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The AMD R9 Nano Preview


HardwareCanuck Review Editor
Staff member
Feb 26, 2007
During AMD’s E3 press conference there was a whole lineup of new products shown. While some like the Fury and Fury X were completely new and others were essentially updates of existing architectures, the R9 Nano was arguably the most talked-about product there. It promised to offer an insane performance per watt ratio alongside an enviably small form factor, providing the perfect demonstration of AMD’s HBM initiative and where it could lead in the future. Unfortunately, details about the Nano were kept behind closed doors…..until now.

AMD promised the R9 Nano in August and that’s exactly what we are getting but maybe not in the way some of you may have been thinking. Today is considered the official launch date but actual press reviews and availability have been pushed back a bit to September 10th. To a certain extent, we have to respect AMD’s stance on this since they are trying (in their words) to build “critical mass” for a broad scale launch a few weeks from now. In plain English that means cards will only be available for purchase in a few weeks.


There has been a lot of speculation about how what AMD would sacrifice to get their Fiji core into a SKU with a 175W TDP and now we have an answer: surprisingly, not all that much. The R9 Nano (this card doesn’t carry the Fury designation) boasts a full-enabled Fiji XT core with 4096 Stream Processors, 64 ROPs and 256 texture units. It also comes equipped with 4GB of HBM that runs at 500MHz with a total bandwidth of 512 GB/s.

The only real difference between this card and the Fury X are the core frequencies which are rated to “up to 1000MHz”. At first glance this may give some hope that the R9 Nano will reach the performance levels of AMD’s flagship but that isn’t quite the case. We are told that the core will likely hit 900MHz to 950MHz in actual gaming scenarios and there are some situations that may push clock speeds even lower. Now this shouldn’t be too much of a problem considering the substantial core count on tap but the lower clock speeds may push real-world framerates down into R9 Fury territory or below depending on the situation. We do however have to emphasize: for a card with a TDP of just 175W this isn’t bad at all.

One of the largest points of consternation in this particular launch will be the R9 Nano’s price. At $649 it aligns perfectly with the LCS-equipped R9 Fury X without offering equal performance. Some may roll their eyes at this but I happen to think it is right in-line with expectations since this card offers space-saving convenience alongside performance that should handily beat an NVIDIA GTX 980. It is however almost double what the next most powerful mini-ITX GPU -the $339 ASUS GTX 970 Mini- goes for these days.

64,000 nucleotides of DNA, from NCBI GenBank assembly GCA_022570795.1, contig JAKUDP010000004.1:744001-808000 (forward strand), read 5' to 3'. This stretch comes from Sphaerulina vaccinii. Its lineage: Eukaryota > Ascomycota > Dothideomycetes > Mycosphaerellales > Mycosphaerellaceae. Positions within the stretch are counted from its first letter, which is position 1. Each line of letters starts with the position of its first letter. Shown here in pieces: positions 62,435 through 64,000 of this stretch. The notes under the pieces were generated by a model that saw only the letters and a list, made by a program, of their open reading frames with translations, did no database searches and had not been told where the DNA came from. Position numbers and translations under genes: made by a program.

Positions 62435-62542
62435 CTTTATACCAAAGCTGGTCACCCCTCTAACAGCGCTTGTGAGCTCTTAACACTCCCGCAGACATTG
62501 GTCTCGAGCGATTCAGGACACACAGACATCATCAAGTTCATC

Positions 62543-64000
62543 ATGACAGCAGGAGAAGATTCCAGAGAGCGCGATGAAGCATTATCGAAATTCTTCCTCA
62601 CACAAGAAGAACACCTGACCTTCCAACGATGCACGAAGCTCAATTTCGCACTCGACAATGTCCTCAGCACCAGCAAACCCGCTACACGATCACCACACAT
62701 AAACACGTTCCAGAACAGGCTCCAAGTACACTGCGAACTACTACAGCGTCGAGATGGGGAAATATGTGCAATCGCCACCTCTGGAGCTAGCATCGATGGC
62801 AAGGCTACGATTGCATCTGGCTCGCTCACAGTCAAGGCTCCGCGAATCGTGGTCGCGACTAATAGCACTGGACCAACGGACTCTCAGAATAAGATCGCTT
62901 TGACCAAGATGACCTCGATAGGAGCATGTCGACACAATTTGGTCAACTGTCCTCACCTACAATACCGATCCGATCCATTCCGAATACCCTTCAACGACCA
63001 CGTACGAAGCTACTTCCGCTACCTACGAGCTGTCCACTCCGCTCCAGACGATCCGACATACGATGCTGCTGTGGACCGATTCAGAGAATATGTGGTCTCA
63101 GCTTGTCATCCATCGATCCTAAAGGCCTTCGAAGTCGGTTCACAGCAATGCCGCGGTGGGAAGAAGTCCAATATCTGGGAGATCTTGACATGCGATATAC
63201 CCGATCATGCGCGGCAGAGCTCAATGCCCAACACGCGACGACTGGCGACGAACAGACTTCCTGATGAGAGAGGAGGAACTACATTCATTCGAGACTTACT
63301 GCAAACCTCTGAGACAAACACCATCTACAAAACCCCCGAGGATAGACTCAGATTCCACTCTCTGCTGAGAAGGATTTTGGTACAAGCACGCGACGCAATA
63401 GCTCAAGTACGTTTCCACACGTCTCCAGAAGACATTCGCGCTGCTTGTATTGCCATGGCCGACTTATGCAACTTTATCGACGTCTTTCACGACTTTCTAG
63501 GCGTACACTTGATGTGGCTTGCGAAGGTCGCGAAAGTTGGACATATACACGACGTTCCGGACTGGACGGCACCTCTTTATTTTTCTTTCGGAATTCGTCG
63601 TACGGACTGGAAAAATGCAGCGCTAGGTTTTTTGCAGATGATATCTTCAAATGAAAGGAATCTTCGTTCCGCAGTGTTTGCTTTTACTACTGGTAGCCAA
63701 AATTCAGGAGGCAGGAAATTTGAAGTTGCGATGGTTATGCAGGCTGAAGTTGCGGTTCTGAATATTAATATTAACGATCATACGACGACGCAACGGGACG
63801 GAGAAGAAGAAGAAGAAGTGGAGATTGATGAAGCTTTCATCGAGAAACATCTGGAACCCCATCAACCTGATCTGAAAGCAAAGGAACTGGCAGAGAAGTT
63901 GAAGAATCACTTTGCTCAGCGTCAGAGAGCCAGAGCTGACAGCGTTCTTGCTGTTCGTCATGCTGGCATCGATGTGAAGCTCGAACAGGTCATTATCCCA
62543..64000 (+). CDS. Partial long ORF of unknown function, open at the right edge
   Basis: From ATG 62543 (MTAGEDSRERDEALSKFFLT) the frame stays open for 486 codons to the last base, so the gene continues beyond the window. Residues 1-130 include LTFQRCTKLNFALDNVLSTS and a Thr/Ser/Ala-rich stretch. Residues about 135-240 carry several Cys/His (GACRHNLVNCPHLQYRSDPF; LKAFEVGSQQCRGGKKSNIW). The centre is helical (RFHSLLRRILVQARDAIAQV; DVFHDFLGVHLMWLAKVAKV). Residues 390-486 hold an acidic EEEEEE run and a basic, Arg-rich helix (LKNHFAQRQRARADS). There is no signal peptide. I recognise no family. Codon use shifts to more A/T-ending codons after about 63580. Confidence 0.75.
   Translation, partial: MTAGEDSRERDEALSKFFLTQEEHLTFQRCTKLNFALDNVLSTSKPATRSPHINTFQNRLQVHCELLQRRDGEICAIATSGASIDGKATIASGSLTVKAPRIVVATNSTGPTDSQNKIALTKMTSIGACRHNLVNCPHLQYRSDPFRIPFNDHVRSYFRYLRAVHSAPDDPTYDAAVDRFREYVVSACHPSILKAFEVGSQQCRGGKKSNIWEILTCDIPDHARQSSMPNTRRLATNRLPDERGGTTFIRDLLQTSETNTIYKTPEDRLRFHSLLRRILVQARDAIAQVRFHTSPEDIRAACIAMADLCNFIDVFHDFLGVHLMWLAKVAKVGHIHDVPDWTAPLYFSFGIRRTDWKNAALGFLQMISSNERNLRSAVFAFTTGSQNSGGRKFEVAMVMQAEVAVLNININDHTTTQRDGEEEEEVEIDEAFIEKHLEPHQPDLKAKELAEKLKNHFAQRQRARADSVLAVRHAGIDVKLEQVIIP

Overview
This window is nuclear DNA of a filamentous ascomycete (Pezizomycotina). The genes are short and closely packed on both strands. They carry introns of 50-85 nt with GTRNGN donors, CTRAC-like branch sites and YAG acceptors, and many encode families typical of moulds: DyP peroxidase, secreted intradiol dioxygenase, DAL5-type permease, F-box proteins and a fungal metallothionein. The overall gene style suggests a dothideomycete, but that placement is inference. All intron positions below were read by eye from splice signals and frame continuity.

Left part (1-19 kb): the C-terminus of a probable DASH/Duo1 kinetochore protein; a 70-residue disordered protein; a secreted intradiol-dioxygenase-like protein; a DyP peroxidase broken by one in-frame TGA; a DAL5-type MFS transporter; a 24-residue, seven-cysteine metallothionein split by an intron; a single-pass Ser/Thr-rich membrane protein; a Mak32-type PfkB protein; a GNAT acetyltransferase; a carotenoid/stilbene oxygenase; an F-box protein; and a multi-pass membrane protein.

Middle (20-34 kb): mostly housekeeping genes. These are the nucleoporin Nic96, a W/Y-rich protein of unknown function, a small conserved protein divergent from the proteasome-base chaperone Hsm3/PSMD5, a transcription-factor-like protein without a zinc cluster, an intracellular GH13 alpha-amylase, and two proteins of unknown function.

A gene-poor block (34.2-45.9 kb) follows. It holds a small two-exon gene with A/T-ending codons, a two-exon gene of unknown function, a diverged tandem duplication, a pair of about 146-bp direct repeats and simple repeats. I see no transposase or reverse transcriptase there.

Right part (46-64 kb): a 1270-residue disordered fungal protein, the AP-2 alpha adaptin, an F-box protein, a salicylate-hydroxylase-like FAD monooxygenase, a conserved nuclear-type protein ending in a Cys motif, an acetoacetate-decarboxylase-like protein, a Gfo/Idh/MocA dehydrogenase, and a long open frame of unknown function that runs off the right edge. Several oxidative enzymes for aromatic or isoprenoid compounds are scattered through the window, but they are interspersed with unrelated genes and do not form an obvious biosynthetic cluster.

AMD’s focus with the R9 Nano is to offer high end 4K performance in a compact form factor. While most mini ITX chassis do support longer graphics cards, this GPU doesn’t require builders to sacrifice GPU throughput for size. Whether or not that will resonate with today’s gamers remains to be seen but I personally think AMD’s marketing of this card will hit the right chords among their intended market. Many buyers are looking to downsize their systems’ footprints and the Nano should allow them to do exactly that, but without throwing away performance.


So how has AMD reduced TDP to this extent without sacrificing cores or clock speeds? We’re not all that sure but there’s a high likelihood that some serious core binning is taking place here. What this means for long-term availability is anyone’s guess but we’re willing to bet the Nano will be in short supply for the foreseeable future. To actually find Fiji XT and 4GB HBM combinations that require under 175W of power can’t be easy. In addition, we hear that overclocking will be strictly limited which also points towards stringent TDP constraints.


While power input is handled by a single 8-pin connector, the real head scratcher for many reading this introduction will be how AMD managed to include a fully-enabled Fiji XT core without an integrated water cooler. As you may remember, the Fury X required a high performance closed loop liquid cooler to bring its temperatures to reasonable levels and yet here is a card that is supposed to offer comparable specs in an air cooled sub-7” form factor. Confused yet?

According to AMD, much of the Nano’s relative strengths lie within its heatsink design. While the main fin array looks like many other cards we have reviewed in the past, there’s some substantial technological feats going on below the surface.


Alongside high static pressure but low RPM 90mm fan, the Nano incorporates a pure copper core contact plate which interfaces directly with a dual vapor chamber. This vapor chamber makes direct contact with the aforementioned aluminum fin array to insure quick transfer of heat and efficient cooling.